Table 2: Significant associations between tear mediators and Pentacam indices.
3.3. Associations between Pairs of Mediators and the Standardized Pentacam Score (A Composite Parameter Calculated from Pentacam Readings)

A significant association was found between the TIMP-1 concentration, the MMP-9 concentration, and the Standardized Pentacam Score: the combination of high TIMP-1 and low MMP-13 levels was characterized by a low score, while high levels of both mediators—as well as low TIMP-1 concentrations coupled with moderate MMP-9 levels—were associated with an elevated score (Table 3).

Table 3: Additive differences in the Standardized Pentacam Score at various locations defined by TIMP-1 concentration (ng/mL) and MMP-13 concentration (ng/mL) versus the indicated reference point, as estimated by linear regression adjusted for age, the presence of asthma, and contact lens usage.

Significant associations were also found between the concentrations of a number of other pairs of mediators and the Standardized Pentacam Score as shown in Table 4.

Table 4: Significant associations between pairs of mediators and the Standardized Pentacam Score.
3.4. The Effect of Bronchial Asthma on Standardized Pentacam Score

There was a history of asthma in five patients (7.25%) and one of contact lens usage in 15 patients (21.74%). A strong, significant positive association between asthma and the Standardized Pentacam Score was found by linear regression adjusted for age and contact lens usage. Asthmatic patients’ scores were, on average, an estimated 5.7 units (95% CI: 2.0 to 9.4, )—or 1.32 standard deviations—higher than those of subjects without the condition.

4. Discussion

To the best of our knowledge, this is the first study that aimed to reveal associations between pairs of mediators and the severity of keratoconus, evaluated using a Pentacam. Despite the intensive clinical and biochemical investigations, the pathogenesis of keratoconus is not yet known in detail. Classically, keratoconus was considered a noninflammatory disease [1]; however, recently published articles have suggested that inflammation is involved in the pathogenesis of KC [4, 714]. In the tear fluid of keratoconic patients, elevated levels of IL-6, TNF-α, and MMP-9 were detected, and IL-6 and TNF-α levels were also elevated in subclinical cases [5, 6]. Jun et al. found high level of IL-6 and low levels of IL-12, TNF-α, IFN-γ, IL-4, IL-13, and CCL5 in the tear fluid of KC patients [13]. Partly in line with these results, increased tear levels of MMP-1, MMP-3, MMP-7, MMP-9, and MMP-13; IL-4, IL-5, IL-6, and IL-8, and TNF-α, -β were found in keratoconus [9]. In keratoconic corneas, a decrease in TIMP-1 mRNA was reported [15]. Only few studies investigated the associations between a range of cytokines in the tear fluid and the severity of keratoconus. The limitations of these reports are the small number of patients, or the few examined mediators, or the lack of subclinical cases [5, 13, 21, 22].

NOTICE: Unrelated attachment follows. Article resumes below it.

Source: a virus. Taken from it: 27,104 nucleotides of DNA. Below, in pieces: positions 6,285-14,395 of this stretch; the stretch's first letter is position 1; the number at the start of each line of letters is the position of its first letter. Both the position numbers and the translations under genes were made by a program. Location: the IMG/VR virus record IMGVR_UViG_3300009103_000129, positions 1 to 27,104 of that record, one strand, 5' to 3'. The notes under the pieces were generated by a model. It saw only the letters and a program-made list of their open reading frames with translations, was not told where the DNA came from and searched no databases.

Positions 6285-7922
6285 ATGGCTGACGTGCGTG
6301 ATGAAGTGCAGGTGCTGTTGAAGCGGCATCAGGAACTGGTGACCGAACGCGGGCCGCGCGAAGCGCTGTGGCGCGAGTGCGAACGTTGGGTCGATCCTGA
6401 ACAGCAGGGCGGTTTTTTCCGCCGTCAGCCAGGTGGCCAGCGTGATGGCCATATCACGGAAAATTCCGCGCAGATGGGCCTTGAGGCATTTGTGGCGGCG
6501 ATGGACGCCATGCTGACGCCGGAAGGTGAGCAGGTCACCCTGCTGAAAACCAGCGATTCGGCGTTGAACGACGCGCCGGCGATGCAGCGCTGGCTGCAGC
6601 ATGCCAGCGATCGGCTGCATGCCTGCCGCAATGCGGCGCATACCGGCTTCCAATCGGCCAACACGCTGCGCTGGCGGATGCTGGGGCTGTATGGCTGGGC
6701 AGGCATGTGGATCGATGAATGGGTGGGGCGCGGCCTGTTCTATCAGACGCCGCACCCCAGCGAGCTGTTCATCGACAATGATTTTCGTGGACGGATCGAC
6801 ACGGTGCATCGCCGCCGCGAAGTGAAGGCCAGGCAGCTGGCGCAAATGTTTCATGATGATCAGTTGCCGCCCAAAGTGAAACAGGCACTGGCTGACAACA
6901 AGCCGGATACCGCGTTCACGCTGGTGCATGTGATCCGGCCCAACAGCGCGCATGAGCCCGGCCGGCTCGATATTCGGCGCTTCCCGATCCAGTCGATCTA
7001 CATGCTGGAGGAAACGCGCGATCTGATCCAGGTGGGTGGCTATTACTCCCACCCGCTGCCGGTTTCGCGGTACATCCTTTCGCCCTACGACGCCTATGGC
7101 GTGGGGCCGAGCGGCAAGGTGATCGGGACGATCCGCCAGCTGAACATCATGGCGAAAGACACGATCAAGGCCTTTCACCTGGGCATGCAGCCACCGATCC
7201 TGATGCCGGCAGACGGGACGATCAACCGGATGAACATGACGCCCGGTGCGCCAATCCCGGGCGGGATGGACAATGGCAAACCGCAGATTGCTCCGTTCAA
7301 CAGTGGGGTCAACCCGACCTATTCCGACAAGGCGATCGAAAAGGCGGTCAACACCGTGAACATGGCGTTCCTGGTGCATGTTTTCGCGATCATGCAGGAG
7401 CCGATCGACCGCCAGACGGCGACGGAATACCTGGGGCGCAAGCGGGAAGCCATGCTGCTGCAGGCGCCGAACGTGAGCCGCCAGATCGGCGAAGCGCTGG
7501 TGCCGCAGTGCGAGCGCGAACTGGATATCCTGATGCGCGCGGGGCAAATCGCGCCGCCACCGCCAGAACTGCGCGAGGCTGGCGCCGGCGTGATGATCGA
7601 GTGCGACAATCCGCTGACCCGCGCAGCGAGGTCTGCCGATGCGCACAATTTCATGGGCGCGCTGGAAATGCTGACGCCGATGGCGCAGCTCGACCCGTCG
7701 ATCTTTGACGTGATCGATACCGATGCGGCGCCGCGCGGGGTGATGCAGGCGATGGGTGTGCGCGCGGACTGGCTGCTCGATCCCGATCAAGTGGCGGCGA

In the current study, we have determined the associations between nine mediators (IL-6, IL-10, CXCL8/IL-8, CCL5/RANTES, MMP-9, MMP-13, TIMP-1, t-PA, and PAI-1) in the tear fluid of keratoconic patients covering the whole spectrum of the disease (from subclinical to manifest keratoconus). In accordance with earlier studies, we proved that different mediators—including cytokines, chemokines, enzymes, and inhibitors—in the tear fluid cooperate and take part in a complex immunological network [4, 5, 714, 21]. Significant associations were explored between the concentrations of different mediators (between IL-6 and CXCL8; between CCL5, CXCL8, and MMP-9; between TIMP-1, MMP-9, MMP-13, and t-PA; and between t-PA, CXCL8, CCL5, and PAI-1) and the Standardized Pentacam Score, which is a composite index statistically unifying all Pentacam parameters. As far as we know, there are no studies evaluating the association between different tear mediators and Pachy Min and also BAD-D, which was designed to present comprehensive data based on anterior and posterior corneal elevation and a pachymetric evaluation. Our results support the linkage between the complex network of the various mediators and the comprehensive Pentacam indices. Based on our results, inflammation not only seems to be involved in the pathogenesis of keratoconus, but also plays a crucial role in the pathological corneal processes from the initial stage to the final one. We have found only a few significant associations between the single mediators and Pentacam indices, highlighting the fact that mediators, including cytokines, take part in a complex cascade. The examined mediators overlap, neutralize and enhance the effects of one another. It is in line with evidence showing that various multitargeted mediators in the serum collaborate in different diseases, suggesting that examination of only one or a few mediators is not enough to explore complex immunopathological processes [13, 28, 29].